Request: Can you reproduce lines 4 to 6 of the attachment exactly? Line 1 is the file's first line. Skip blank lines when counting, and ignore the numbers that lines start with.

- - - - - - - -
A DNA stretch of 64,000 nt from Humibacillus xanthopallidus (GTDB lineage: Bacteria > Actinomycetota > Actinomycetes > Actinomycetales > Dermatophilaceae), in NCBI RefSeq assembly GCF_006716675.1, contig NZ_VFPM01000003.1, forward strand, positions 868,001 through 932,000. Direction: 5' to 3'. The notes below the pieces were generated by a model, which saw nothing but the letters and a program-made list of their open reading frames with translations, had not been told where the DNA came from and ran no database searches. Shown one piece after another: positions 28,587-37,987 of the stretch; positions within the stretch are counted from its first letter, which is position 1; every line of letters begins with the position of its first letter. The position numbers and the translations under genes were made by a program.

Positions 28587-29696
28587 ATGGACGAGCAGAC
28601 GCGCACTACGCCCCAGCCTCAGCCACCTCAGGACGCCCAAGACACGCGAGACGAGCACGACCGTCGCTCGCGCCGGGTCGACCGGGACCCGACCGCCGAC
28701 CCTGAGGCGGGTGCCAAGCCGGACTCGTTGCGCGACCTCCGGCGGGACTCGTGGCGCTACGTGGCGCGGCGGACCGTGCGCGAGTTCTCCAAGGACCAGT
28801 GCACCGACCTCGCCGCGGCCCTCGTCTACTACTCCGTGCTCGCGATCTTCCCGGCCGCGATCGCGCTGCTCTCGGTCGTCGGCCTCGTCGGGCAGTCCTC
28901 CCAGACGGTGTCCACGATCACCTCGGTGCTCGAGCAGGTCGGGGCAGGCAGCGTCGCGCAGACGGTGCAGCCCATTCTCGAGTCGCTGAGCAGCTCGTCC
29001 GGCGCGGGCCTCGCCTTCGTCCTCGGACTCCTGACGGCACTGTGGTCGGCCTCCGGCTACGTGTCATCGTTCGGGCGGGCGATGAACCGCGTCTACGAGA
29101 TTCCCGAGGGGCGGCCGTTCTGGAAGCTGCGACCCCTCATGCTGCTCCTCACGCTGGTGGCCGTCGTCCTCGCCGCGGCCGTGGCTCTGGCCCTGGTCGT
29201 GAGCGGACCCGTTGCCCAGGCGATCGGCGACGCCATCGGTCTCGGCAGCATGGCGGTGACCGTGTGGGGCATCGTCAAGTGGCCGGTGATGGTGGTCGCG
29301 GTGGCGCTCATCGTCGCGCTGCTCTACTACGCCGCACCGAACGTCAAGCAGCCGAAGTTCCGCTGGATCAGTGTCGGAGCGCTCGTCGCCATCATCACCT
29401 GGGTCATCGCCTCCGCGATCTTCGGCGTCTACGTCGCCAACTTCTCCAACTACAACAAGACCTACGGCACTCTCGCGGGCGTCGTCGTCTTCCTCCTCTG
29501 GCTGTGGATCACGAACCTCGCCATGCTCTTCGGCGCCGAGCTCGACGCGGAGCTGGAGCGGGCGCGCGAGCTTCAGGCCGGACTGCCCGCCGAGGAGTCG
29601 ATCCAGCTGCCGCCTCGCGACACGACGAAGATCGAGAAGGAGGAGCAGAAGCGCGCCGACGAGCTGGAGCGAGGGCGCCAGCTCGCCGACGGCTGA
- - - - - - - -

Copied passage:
28601 GCGCACTACGCCCCAGCCTCAGCCACCTCAGGACGCCCAAGACACGCGAGACGAGCACGACCGTCGCTCGCGCCGGGTCGACCGGGACCCGACCGCCGAC
28701 CCTGAGGCGGGTGCCAAGCCGGACTCGTTGCGCGACCTCCGGCGGGACTCGTGGCGCTACGTGGCGCGGCGGACCGTGCGCGAGTTCTCCAAGGACCAGT
28801 GCACCGACCTCGCCGCGGCCCTCGTCTACTACTCCGTGCTCGCGATCTTCCCGGCCGCGATCGCGCTGCTCTCGGTCGTCGGCCTCGTCGGGCAGTCCTC